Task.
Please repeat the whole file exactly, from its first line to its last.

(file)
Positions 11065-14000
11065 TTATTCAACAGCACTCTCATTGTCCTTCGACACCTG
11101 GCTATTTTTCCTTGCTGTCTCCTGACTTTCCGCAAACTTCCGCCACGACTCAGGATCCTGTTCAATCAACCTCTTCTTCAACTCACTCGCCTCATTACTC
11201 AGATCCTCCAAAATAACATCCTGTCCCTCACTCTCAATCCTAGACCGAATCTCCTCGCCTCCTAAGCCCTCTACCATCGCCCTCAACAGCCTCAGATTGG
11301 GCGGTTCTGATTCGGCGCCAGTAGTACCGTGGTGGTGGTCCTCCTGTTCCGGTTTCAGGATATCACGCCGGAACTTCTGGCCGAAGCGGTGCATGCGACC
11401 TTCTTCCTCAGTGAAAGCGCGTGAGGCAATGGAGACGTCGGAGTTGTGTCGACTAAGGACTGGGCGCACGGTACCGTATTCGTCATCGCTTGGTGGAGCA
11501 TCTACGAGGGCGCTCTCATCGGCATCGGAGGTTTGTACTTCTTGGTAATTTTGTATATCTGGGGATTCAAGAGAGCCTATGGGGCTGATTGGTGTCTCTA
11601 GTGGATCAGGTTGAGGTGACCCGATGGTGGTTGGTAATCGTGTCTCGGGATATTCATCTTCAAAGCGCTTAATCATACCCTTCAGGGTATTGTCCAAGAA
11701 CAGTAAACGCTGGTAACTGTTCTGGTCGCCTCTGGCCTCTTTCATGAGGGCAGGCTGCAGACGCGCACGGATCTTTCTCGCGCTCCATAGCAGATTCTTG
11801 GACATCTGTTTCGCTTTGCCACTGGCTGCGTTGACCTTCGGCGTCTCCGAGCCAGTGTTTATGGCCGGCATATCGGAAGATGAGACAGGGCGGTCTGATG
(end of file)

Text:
Positions 11065-14000
11065 TTATTCAACAGCACTCTCATTGTCCTTCGACACCTG
11101 GCTATTTTTCCTTGCTGTCTCCTGACTTTCCGCAAACTTCCGCCACGACTCAGGATCCTGTTCAATCAACCTCTTCTTCAACTCACTCGCCTCATTACTC
11201 AGATCCTCCAAAATAACATCCTGTCCCTCACTCTCAATCCTAGACCGAATCTCCTCGCCTCCTAAGCCCTCTACCATCGCCCTCAACAGCCTCAGATTGG
11301 GCGGTTCTGATTCGGCGCCAGTAGTACCGTGGTGGTGGTCCTCCTGTTCCGGTTTCAGGATATCACGCCGGAACTTCTGGCCGAAGCGGTGCATGCGACC
11401 TTCTTCCTCAGTGAAAGCGCGTGAGGCAATGGAGACGTCGGAGTTGTGTCGACTAAGGACTGGGCGCACGGTACCGTATTCGTCATCGCTTGGTGGAGCA
11501 TCTACGAGGGCGCTCTCATCGGCATCGGAGGTTTGTACTTCTTGGTAATTTTGTATATCTGGGGATTCAAGAGAGCCTATGGGGCTGATTGGTGTCTCTA
11601 GTGGATCAGGTTGAGGTGACCCGATGGTGGTTGGTAATCGTGTCTCGGGATATTCATCTTCAAAGCGCTTAATCATACCCTTCAGGGTATTGTCCAAGAA
11701 CAGTAAACGCTGGTAACTGTTCTGGTCGCCTCTGGCCTCTTTCATGAGGGCAGGCTGCAGACGCGCACGGATCTTTCTCGCGCTCCATAGCAGATTCTTG
11801 GACATCTGTTTCGCTTTGCCACTGGCTGCGTTGACCTTCGGCGTCTCCGAGCCAGTGTTTATGGCCGGCATATCGGAAGATGAGACAGGGCGGTCTGATG